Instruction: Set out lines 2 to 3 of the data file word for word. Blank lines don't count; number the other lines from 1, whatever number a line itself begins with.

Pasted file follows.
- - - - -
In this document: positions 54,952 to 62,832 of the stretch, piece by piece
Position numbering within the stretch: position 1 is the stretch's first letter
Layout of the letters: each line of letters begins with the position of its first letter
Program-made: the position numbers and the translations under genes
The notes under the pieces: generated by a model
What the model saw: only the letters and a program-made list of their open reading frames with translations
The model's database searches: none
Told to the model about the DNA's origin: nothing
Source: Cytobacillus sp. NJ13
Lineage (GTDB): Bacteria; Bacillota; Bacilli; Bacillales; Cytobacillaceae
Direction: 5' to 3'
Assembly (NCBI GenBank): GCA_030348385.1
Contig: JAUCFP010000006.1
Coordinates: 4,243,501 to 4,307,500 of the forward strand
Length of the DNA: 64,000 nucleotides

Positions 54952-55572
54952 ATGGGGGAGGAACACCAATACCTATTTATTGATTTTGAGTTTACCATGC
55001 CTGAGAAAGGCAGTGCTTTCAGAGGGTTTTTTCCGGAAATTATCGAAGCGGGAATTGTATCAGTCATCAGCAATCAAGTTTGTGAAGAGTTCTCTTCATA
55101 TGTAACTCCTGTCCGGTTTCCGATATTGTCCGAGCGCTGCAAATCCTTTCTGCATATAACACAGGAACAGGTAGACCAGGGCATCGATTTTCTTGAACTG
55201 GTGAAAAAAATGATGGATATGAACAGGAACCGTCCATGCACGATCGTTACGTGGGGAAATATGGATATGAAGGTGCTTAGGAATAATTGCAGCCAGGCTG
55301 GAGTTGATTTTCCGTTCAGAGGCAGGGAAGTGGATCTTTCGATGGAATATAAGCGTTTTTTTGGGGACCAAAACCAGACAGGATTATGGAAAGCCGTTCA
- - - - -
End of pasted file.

Position numbering within the stretch: position 1 is the stretch's first letter
Layout of the letters: each line of letters begins with the position of its first letter